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Modeling Soot Formation Using Reduced PAH Chemistry in n-Heptane Lifted Flames With Application to Low Temperature Combustion

[+] Author Affiliations
Gokul Vishwanathan, Rolf D. Reitz

University of Wisconsin-Madison, Madison, WI

Paper No. ICES2008-1647, pp. 29-36; 8 pages
doi:10.1115/ICES2008-1647
From:
  • ASME 2008 Internal Combustion Engine Division Spring Technical Conference
  • ASME 2008 Internal Combustion Engine Division Spring Technical Conference
  • Chicago, Illinois, USA, April 27–30, 2008
  • Conference Sponsors: Internal Combustion Engine Division
  • ISBN: 0-7918-4813-2 | eISBN: 0-7918-3815-3
  • Copyright © 2008 by ASME

abstract

A numerical study of in-cylinder soot formation and oxidation processes in n-heptane lifted flames using various soot inception species has been conducted. In a recent study by the authors, it was found that the soot formation and growth regions in lifted flames were not adequately represented by using acetylene alone as the soot inception species. Comparisons with a conceptual model and available experimental data suggested that the location of soot formation regions could be better represented if polycyclic aromatic hydrocarbon (PAH) species were considered as alternatives to acetylene for soot formation processes. Since the local temperatures are much lower under low temperature combustion (LTC) conditions, it is believed that significant soot mass contribution can be attributed to PAH rather than to acetylene. To quantify and validate the above observations, a reduced n-heptane chemistry mechanism has been extended to include PAH species up to four fused aromatic rings (pyrene). The resulting chemistry mechanism was integrated into the multidimensional CFD code KIVA-CHEMKIN for modeling soot formation in lifted flames in a constant volume chamber. The investigation revealed that a simpler model that only considers up to phenanthrene (three fused rings) as the soot inception species has good possibilities for better soot location predictions. The present work highlights and illustrates the various research challenges toward accurate qualitative and quantitative predictions of soot for new low emission combustion strategies for I.C. engines.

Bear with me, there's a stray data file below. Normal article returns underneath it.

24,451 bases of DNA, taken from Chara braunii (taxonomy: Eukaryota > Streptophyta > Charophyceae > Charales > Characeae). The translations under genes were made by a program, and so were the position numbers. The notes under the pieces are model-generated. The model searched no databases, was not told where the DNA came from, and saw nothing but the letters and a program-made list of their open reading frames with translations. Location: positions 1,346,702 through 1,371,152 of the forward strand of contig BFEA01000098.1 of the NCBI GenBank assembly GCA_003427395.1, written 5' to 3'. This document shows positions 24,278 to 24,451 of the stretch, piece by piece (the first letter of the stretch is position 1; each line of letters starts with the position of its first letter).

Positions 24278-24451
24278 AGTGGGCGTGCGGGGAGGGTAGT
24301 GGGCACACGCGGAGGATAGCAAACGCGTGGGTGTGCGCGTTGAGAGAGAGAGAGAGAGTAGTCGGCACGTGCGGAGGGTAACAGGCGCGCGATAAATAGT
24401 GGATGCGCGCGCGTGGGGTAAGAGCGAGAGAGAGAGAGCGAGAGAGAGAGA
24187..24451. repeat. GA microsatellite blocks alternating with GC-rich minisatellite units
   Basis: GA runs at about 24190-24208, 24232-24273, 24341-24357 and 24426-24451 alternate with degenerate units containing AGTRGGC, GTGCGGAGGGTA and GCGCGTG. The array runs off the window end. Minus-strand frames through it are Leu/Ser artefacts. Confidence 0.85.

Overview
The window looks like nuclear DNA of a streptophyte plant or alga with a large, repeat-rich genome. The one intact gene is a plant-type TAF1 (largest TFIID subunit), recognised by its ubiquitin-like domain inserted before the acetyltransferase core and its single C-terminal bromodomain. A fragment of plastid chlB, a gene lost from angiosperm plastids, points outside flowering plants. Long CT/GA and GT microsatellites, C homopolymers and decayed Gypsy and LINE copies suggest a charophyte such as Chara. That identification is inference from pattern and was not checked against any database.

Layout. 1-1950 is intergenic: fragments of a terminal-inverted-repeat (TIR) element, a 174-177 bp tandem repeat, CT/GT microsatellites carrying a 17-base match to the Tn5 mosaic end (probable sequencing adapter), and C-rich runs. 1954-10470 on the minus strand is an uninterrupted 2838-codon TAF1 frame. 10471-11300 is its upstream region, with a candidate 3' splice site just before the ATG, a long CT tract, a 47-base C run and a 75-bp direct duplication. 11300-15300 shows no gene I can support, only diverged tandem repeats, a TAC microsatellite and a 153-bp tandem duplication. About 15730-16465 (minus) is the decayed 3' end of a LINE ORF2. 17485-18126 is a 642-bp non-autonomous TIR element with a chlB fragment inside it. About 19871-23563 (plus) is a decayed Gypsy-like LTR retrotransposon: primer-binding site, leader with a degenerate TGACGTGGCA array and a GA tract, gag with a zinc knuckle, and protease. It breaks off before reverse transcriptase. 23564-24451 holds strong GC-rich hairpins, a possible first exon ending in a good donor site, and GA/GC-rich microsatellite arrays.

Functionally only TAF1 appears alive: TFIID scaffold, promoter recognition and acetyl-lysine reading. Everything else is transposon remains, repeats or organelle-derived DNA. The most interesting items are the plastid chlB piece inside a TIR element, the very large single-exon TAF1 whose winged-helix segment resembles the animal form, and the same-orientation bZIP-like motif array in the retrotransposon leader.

Copyright © 2008 by ASME

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